This Week In Foodservice

The editorial team aggregates key industry information and provides brief analysis to help foodservice professionals navigate the data.


Cookie Concepts Remain Hot Out-of-the-Oven

A California law focuses on restaurant pricing. Potbelly has plans to drive traffic. Consumer sentiment declines. We cover these stories and more This Week in Foodservice.

Driving guest visits and revenues will require a multifaceted approach for restaurants in this operating environment.

Take, for example, Potbelly. The Chicago-based fast-casual sandwich chain saw its sales dip 2% in its first fiscal quarter. To help spur sales, the company will lean more heavily into digital engagement and focus on its regular customers, per a Nation’s Restaurant News story.

In addition, Potbelly will test a smaller prototype. The 1,800-square-foot unit is 500 square feet smaller than its traditional units. The unit will be more digitally focused and will include new pickup shelves for digital orders. Right now, digital channels account for 41% of Potbelly’s sales, per a Restaurant Dive story. The smaller design will allow Potbelly to go into new and different locations. The chain plans to open its first smaller prototype later this month.

Potbelly also plans to speed up its menu innovation, including limited-time offers. “LTOs work well because people like new things, and it gives some of our regular customers the chance to explore new flavor options,” said a Potbelly spokesperson.

Foodservice News

  • Twin Peaks and Smokey Bones may go public. Multiconcept operator FAT Brands, which owns the two chains, has confidentially filed the paperwork with the Securities Exchange Commission to become a standalone public reporting company, per a release. This is still subject to the approval of the FAT Brands board of directors and several other conditions, the release notes. Fat Brands acquired Twin Peaks in October 2021 and Smokey Bones in September 2023. This comes on the heels of federal prosecutors changing Fat Brands Chairman Andy Wiederhorn with inappropriate use of company funds, per Restaurant Business.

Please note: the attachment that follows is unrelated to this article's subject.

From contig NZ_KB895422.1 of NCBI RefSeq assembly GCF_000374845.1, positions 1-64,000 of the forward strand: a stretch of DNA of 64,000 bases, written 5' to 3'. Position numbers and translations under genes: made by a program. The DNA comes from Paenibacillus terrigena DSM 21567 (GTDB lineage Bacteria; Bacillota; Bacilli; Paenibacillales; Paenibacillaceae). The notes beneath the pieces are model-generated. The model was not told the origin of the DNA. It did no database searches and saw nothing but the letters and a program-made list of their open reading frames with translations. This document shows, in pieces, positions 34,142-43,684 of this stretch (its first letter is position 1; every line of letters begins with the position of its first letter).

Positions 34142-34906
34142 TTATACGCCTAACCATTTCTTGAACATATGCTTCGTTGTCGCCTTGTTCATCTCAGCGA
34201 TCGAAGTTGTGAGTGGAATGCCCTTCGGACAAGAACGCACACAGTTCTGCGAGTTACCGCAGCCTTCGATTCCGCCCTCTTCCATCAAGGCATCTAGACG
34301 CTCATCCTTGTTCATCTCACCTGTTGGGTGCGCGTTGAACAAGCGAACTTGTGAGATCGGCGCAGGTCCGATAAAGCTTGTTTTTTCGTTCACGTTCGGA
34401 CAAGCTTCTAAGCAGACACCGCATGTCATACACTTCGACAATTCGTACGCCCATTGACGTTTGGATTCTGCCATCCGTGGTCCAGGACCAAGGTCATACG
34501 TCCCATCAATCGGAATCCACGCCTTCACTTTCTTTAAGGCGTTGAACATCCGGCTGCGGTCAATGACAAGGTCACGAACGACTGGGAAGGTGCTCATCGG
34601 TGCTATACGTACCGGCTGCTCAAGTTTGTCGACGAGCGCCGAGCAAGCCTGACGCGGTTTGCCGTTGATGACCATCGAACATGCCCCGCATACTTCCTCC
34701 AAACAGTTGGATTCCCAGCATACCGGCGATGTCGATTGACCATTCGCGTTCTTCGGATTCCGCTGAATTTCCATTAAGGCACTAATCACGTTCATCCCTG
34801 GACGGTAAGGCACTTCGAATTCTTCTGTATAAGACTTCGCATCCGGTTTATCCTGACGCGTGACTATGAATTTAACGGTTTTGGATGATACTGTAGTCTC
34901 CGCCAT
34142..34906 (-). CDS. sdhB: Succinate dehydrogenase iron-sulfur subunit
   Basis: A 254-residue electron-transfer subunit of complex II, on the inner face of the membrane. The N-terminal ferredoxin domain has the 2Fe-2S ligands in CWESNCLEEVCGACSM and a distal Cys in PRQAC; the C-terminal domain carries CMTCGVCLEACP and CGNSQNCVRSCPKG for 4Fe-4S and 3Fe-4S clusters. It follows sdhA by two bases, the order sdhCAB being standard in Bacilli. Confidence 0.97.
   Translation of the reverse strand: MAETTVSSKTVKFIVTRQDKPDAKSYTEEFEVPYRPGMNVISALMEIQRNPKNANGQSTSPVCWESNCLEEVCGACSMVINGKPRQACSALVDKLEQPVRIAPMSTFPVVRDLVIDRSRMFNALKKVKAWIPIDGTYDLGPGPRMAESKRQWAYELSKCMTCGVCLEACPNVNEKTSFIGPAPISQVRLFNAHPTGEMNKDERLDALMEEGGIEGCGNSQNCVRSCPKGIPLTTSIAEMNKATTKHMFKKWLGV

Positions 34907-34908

• Cookie concepts remain out-of-the-oven hot. For proof, look no further than Chip City Cookies, which has received a $7.5 million Series B investment from Enlightened Hospitality Investments, a firm co-founded by legendary restaurateur Danny Meyer. The gourmet cookie concept will use the funding to continue add brick-and-mortar locations, per a release. Chip City Cookies has more than 35 locations spread across eight states.
  • Red Lobster will close dozens of restaurants, according to multiple published reports. There have been reports of Red Lobster’s financial challenges for weeks and now a liquidator is conducting an online auction of Red Lobster restaurant inventory, such as kitchen equipment, furniture, tables, and chairs. The auction begins Monday, May 20, 2024, per a CNN story.
  • Portillo’s will make changes in its drive-thru to help enhance the speed of service, which has fallen behind the chain’s 2019 times, per a Restaurant Dive story. These efforts will focus on employee training and make sure they are properly deployed along the drive-through lane. The chain will also focus on marketing, menu innovation and digital engagement. The chain discussed these steps in an earnings call during which it reported that same-store sales declined by 1.2% in the first quarter of 2024.
  • Kappus Company has acquired the assets and operations of Kreiser Distributing Company, which is based in North Huntingdon, Pa. Kappus is a Cleveland-based distributor of commercial foodservice equipment and parts.
  • A California law aims to enhance transparency in restaurant prices. During the pandemic, restaurants and other hospitality venues started charging surcharges for assorted reasons. That often led to sticker shock at the end of a meal when the surcharges were layered onto the menu prices. As NPR reports, a California law will require operators to bake those surcharges into their menu. Not surprisingly, consumer advocate groups love the deal while restaurant operators are less than enthusiastic about this.

Economic News

  • For the 12 months ending in April 2024, the Producer Price Index for Final Demand rose 2.2%, per the U.S. Bureau of Labor Statistics. It is the largest increase since rising 2.3% for the 12 months ending April 2023. Economists polled by Reuters projected a 0.3% increase. In other words, inflation remains stubborn.
  • Initial jobless claims increased by 22,000 for a total of 231,000 for the week-ending May 4, 2024, per the U.S. Department of Labor. This represents the highest number of claims since August and 17,000 more than Dow Jones analysts had projected, per CNBC. The 4-week moving average was 215,000, an increase of 4,750 from the previous week.
  • NFIB’s Small Business Optimism Index rose by 1.2 points in April to 89.7, marking the first increase of this year but the 28th consecutive month at less than its 50-year average of 98. Inflation remains the top challenge for small business owners, with 22% reporting it was the single most important problem for their businesses.
  • Consumer sentiment dipped to its lowest level in six months, according to data from the University of Michigan. Coming in at 67.4 for the May 2024 preliminary reading, the University of Michigan’s Index of Consumer Sentiment is down 12.7% on a month-for-month basis. Consumer perception of both the current economic conditions and expectations for the future took significant hits. It should come as no surprise that inflation played a key role in shaping consumers’ outlook, as this Yahoo! Finance story